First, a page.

The International Journal of Mycobacteriology

: 2020  |  Volume : 9  |  Issue : 4  |  Page : 454--456

Painless subcutaneous nodules in an adolescent male: A diagnostic challenge

Padmapriya Balakrishnan1, Thirunavukkarasu Arun Babu2,  
1 MBBS Graduate, Indira Gandhi Medical College and Research Institute, Puducherry, India
2 Department of Pediatrics, All India Institute of Medical Sciences, (AIIMS) Mangalagiri, Andhra Pradesh, India

Correspondence Address:
Thirunavukkarasu Arun Babu
Department of Pediatrics, All India Institute of Medical Sciences, (AIIMS) Mangalagiri, Andhra Pradesh


Cutaneous nodules in children arise from variety of pathologic conditions. Thorough history taking and clinical examination helps in narrowing down the differential diagnosis and reducing the need for an extensive panel of investigatons. Here, we report a case of cutaneous nodules in an adolescent male which posed diagnosed challenge and finally diagnosed with cytology.

How to cite this article:
Balakrishnan P, Babu TA. Painless subcutaneous nodules in an adolescent male: A diagnostic challenge.Int J Mycobacteriol 2020;9:454-456

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Balakrishnan P, Babu TA. Painless subcutaneous nodules in an adolescent male: A diagnostic challenge. Int J Mycobacteriol [serial online] 2020 [cited 2021 Mar 7 ];9:454-456
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Cutaneous nodules in children arise from a variety of pathologies such as infections, inflammatory conditions, hypersensitivity reactions, and neoplasms. Clinical suspicion and diagnosis depends on the age group of the patient, site involved, duration of illness, and associated findings. A good history taking and appropriate focused clinical examination helps in decreasing the need for extensive investigations. Fine-needle aspiration cytology (FNAC) is cheap, cost-effective, and fairly rapid investigation which gives accurate diagnosis in infectious and neoplastic causes of cutaneous swelling.[1] The special stains such as Ziehl–Neelsen stain, Warthin–starry silver stain, Giemsa stain, and fite faraco stain help in identifying various infectious conditions and should be utilized wherever needed for early diagnosis.[1] We report a case of cutaneous nodules in an adolescent male which was diagnosed with cytology.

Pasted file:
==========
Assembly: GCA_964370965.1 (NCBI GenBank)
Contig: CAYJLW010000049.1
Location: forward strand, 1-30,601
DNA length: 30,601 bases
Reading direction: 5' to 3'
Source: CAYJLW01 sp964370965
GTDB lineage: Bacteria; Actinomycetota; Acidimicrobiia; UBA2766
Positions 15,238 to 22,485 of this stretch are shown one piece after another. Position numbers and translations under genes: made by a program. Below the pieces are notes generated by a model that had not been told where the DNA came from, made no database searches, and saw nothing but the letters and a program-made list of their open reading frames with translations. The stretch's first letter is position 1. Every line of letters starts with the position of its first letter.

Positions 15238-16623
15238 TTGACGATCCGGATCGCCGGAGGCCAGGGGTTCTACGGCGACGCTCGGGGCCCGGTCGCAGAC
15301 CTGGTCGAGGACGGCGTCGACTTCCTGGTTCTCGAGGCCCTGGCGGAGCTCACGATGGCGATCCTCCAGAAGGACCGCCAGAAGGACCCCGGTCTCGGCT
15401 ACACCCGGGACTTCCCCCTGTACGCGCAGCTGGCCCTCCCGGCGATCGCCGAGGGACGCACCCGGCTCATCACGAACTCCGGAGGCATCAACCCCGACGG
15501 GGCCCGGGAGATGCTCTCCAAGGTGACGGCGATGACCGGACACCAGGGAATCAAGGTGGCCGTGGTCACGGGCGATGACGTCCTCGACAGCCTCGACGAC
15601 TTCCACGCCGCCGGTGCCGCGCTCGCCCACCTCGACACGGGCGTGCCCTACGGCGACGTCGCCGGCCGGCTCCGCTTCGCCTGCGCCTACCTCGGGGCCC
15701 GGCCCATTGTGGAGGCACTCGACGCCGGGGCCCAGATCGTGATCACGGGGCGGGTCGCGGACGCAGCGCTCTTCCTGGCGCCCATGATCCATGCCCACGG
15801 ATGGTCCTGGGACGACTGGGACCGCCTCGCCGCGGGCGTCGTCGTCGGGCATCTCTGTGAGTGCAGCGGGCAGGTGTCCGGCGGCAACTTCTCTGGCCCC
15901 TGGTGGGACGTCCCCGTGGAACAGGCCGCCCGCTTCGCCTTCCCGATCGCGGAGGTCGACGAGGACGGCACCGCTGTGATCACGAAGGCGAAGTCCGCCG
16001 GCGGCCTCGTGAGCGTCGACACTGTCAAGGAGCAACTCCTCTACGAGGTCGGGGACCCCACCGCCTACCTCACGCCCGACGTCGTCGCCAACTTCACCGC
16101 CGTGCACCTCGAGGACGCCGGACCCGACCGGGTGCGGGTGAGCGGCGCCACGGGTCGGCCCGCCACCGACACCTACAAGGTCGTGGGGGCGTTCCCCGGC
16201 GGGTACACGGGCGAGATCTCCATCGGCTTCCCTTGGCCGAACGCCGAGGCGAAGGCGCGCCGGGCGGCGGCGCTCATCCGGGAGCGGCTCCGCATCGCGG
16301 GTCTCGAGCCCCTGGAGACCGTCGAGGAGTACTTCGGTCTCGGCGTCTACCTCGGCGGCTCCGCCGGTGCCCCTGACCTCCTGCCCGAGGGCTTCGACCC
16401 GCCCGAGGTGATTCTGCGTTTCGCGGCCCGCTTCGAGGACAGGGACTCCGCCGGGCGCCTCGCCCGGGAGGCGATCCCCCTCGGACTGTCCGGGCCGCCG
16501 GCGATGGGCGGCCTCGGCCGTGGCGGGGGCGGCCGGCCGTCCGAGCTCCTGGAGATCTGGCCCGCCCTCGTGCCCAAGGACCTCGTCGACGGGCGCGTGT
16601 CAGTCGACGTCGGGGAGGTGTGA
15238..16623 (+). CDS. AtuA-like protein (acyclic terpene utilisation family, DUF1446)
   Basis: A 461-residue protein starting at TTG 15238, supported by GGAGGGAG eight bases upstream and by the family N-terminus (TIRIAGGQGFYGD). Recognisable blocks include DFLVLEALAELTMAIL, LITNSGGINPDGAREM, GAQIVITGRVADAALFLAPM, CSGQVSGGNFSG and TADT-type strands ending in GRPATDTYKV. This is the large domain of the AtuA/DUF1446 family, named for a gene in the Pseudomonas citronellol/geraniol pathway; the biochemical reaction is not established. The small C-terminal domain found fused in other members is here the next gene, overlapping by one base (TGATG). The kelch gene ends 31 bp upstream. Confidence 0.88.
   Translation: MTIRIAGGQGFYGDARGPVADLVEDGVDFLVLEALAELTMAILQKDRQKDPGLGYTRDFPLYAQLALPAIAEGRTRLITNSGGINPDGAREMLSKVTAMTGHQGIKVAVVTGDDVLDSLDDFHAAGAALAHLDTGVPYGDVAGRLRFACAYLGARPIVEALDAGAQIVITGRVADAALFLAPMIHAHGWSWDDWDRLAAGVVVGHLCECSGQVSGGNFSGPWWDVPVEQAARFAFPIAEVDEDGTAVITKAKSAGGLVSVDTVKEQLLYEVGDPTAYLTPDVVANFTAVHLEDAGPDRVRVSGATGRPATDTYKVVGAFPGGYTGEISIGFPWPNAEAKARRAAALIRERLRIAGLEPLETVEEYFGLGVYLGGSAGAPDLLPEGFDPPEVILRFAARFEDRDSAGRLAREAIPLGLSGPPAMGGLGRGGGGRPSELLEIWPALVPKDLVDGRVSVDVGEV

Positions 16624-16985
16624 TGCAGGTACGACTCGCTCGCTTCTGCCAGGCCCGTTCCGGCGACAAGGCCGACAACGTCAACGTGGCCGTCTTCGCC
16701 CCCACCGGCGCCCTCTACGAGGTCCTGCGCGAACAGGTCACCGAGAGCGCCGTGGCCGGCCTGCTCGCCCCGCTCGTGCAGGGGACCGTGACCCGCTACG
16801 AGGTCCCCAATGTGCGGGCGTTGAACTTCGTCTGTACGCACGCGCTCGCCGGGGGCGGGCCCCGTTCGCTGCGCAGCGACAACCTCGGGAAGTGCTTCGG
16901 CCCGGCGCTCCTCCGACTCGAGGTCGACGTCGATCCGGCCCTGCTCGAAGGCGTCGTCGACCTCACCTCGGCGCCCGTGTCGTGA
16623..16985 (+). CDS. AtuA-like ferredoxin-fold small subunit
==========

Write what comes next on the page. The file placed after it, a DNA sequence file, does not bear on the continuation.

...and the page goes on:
Case Report

A 14-year-old boy presented with multiple swellings in upper extremities over 6-month duration which were painless, progressive in number and size, and were not associated with itching. There was no history of fever, cardiac symptoms, joint pain or swelling, involuntary movements, weight loss, fatigue, alopecia, sore throat, trauma, insect bite, or drug intake. There was no history of similar complaints in family members or contact with tuberculosis. On clinical examination, he was well built and nourished with normal higher mental function. There were multiple cutaneous nodules of varying sizes (1–4 cm in diameter) and few papules present predominantly over flexor and extensor aspects of the upper limbs [Figure 1]a and [Figure 1]b. These nodules were nontender, firm, and immobile with normal overlying skin. There were no pallor, lymphadenopathy, hepatosplenomegaly, hypo- or hyperpigmented macules with sensory loss, freckling, Irish nodules, arthritis, and rashes. Bacillus Calmette–Guérin scar was present. There were no cutaneous markers of tuberculosis. Oral, genital, and systemic examinations were normal.{Figure 1}